3. The inimitable Gloria Allred: “Had I been asked by Mr. Weinstein to represent him, I would have declined, because I do not represent individuals accused of sex harassment,”

    Principled “Ethics Hero?”

    Not exactly

    Mercifully, her follow-up brazenly self-promoting pitch restored order to the known Universe:

    “I only represent those who allege that they are victims of sexual harassment. While I would not represent Mr. Weinstein, I would consider representing anyone who accused Mr. Weinstein of sexual harassment, even if it meant that my daughter was the opposing counsel.” (bolds mine)

    • On the other hand, you wouldn’t seek out a real-estate lawyer to defend a arsonist just because both involve land. Defending accused sexual harassers isn’t her shtick, it isn’t as-if she’s refusing one while taking on others.

      The self-promotion, while distasteful to you–and me–is typical expected behavior of a big-name lawyer, or really anyone of that personality type and not, in and of itself, an ethical failing. If anything, a willingness to face-off in court against her daughter shows her willingness to put zealous representation ahead of personal familial feelings.

    • Notes:

      1. If Allred wants to be a single mission lawyer, she certainly can do that. It is not, however, the model that the profession prefers, or that the Rules endorse.
      2. Many state rules bar relatives opposing each other as lawyers in court.

      • ” If Allred wants to be a single mission lawyer, she certainly can do that.”

        And who better to confirm that than Tom Hagen (Robert Duvall in Godfather I & II AND esteemed member of the “Single Mission Lawyer HoF”):

        ”I have a special practice. I handle one client.”

        • Just watched The Godfather once again last week. Struck me as unredeemably brutal. Much more so than I remember it from twenty or so years ago. Almost as creepy as Goodfellas. Guess I’m just old.

          • To me, Goodfellas was irredeemably brutal, but not The Godfather. Don Corleone was about business, with some principles, and family. Goodfellas was all about the money, and treating women like Hugh Hefner did, which is to say, even worse than any Corleone did (personally, at least – never mind the business involving women they ran – because, to borrow a Tom Hagen line, “it was as if [the women] never existed”). /sarcasm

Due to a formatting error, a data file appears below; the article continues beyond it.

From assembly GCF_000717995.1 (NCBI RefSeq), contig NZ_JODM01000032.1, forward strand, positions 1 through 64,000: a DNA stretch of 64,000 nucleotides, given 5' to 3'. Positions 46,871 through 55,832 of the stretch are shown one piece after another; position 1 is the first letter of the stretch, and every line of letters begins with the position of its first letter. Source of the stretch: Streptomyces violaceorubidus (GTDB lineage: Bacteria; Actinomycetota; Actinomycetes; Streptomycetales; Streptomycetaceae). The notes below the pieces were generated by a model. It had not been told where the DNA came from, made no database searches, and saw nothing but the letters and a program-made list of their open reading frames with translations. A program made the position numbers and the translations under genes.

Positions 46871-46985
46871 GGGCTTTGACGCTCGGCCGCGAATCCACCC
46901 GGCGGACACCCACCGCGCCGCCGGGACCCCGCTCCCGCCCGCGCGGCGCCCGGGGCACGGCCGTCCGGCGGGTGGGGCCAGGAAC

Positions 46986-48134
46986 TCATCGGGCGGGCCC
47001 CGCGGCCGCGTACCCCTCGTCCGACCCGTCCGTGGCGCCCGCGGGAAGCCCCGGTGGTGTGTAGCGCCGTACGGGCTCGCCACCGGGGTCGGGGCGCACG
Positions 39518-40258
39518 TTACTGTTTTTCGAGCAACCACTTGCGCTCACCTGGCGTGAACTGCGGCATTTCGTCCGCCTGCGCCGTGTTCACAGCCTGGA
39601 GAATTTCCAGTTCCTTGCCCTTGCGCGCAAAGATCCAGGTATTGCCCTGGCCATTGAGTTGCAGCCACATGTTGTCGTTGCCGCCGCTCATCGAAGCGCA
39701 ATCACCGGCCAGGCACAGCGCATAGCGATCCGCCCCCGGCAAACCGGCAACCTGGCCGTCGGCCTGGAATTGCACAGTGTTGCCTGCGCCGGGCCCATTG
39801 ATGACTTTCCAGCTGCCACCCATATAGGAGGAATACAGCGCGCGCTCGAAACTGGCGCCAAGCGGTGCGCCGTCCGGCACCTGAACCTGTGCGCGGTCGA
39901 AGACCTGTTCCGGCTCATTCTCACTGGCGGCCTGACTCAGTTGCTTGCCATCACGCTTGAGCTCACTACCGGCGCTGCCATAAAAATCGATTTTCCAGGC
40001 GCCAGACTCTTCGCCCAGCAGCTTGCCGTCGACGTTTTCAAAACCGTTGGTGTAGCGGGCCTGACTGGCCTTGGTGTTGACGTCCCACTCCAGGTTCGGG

• ”never mind the business involving women they ran ”

              Fredo successfully running a Cathouse might be a bridge too far.

              Anywho, you want gratuitous violence?

              Ever tune in HBO’s eminently watchable The Sopranos, Boardwalk Empire, or Deadwood?

    • Loren Michael’s reason why SNL was silent on Weinstien: “It’s a New York thing.” Hah. Where’s Trump from? I guess he just threw every guy in NYC under the bus. Or maybe it’s just business. “Nothing personal, Michaels.” What a bunch of assholes.

      • ”Or maybe it’s just business.”


        Nino Brown (Wesley Snipes in “New Jack City”):

        “Ma Bruthah, it’s always business. Never personal.”

        Godfather II, Lee Stassburg’s Hyman Roth:

        “I didn’t ask who gave the order, because it had nothing to do with business! (bolds mine)

        Godfather II, Al Pacino’s Michael Corleone:

          • But the political is the personal, for those who are ideologically woke, so the assholes just talk in circles. Circle-Farting – the inevitable outcome of clusterfucking.

            • AP’s Jocelyn Noveck (shocked, SHOCKED that Lefty sexual harassment was going on) wrote without a whit of sarcasm in:

              “After bombshell Weinstein revelations, many ask, ‘Why now’?”

              Which may just catapult it into the “You Gotta Be Effin’ Kidding Me!” HoF.

              (bolds mine throughout)
              “First, it was a question about Hollywood, where tales about Weinstein and his behavior with women had circulated for years, yet news outlets had been unable to nail down the story.


              ”But it also fed into a broader question, one that touched on the recent fates of Bill Cosby, the late Roger Ailes, and Bill O’Reilly — all rich and hugely powerful men brought down, in one way or another, by lingering accusations that finally burst into the open. What factors had enabled all those stories to emerge?”

              I could imagine someone typing those words while snickering to themselves, but to seriously ask that question while seemingly acknowledging that the answer isn’t as plain as the day is long?

              No way.

  4. Funny that Al Pacino runs with these guys in Lefty Hollywood circles in real life. Or what passes for real life in their weird world.